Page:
Rocky Mountain National Park, northern Colorado
Map: 1:24K USGS quad: McHenry Peak
Access: From Interstate 25, take Highway 34 through Loveland and Estes Park to the Beaver Meadows entrance. Just beyond the entrance gate, turn south on Bear Lake Rd and drive 9 miles to the terminal parking lot, or in summer, take a shuttle from the shuttle lot 5 miles up Bear Lake Rd.
Fees (2008): $20 7-day park pass; $35 annual park pass; $80 annual Federal public lands pass
Dogs: No dogs allowed
Fees: $20 daily vehicle pass or $35 annual vehicle pass
Webcam: 8 miles northeast in Estes Park
Weather: Current conditions Local Forecast
October 5, 2008
All the preceding day
and night it rained lightly, so it is with surprise that we open the curtain
of our Estes Park condo rental on Sunday morning to see fresh, white sunlight
streaming in. We shower, eat bagels for breakfast, toss our overnight bags
in the car, and are checked out of our room by 9:30, driving up Fall River
Road into the park to find something to hike. This weekend is Elkfest,
which I thought nothing of initially, but it means that 10,000 additional
people have flooded into Estes Park to see the fall elk rut. As we drive
into the park, people are already set up with folding chairs along the
roadside that countours around Horseshoe Park, waiting for the elk to make
their appearance, even though they may have to wait 5 or 6 hours.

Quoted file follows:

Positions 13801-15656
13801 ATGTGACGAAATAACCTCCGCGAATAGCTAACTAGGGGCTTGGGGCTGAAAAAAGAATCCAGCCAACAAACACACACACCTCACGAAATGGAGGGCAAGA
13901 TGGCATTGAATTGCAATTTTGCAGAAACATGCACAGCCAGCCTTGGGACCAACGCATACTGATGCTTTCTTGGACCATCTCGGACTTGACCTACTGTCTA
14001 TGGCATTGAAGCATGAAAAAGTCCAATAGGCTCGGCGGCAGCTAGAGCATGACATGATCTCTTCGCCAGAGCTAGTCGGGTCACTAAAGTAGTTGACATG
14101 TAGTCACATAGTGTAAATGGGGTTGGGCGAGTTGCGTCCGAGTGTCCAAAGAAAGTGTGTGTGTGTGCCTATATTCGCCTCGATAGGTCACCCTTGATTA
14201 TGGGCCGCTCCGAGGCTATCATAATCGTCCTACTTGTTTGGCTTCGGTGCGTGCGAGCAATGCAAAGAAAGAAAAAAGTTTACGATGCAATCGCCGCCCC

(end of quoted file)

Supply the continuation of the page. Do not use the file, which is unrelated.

We head up the trail,
which is actually paved, sort of, with black asphalt that is warping and
breaking off in chunks. Spruce and fir line the wide trail, and sunlight
streams in through the conifers to lay dappled patterns on the forest floor.
Whortleberry is everywhere, caught at various stages of its seasonal turn
from green to red to orange to yellow. We pass several hikers on the trail.
It is cool, but not unpleasantly so, perhaps 55 degrees. With the sun out,
it feels pretty nice. We arrive at Nymph Lake, which is shallow pond
covered with lily pads, and I take a few snapshots before we move on, heading
uphill towards Dream Lake. The trail winds through aspen and lodgepole
pine, many of which are bright red and dying from mountain pine beetle.
Andra and I hiked this route before to Dream Lake, but in March through
thick, packed snow. It looks a lot different now.
While rock hopping around the lake, I’ve apparently reinjured my foot that has been hurting all week, and the walk downhill is slower than usual. We stop frequently to admire the cloud-crowned summit of Longs Peak, and the yellowing aspen along the trail, farther behind the grove we visited near Bear Lake in leaf-drop.
At Dream Lake, we stop and admire the coming snow squall spilling over the divide and into the canyon, heading right for us. We move on, staying just ahead of it. At the parking lot, we see Doc again, and we talk about the hike, and he gives us a few good suggestions for hikes on the west side which I will need to try next year. We drive east, staying ahead of the snow but not the rain as it pelts us all the way down the canyon to Loveland.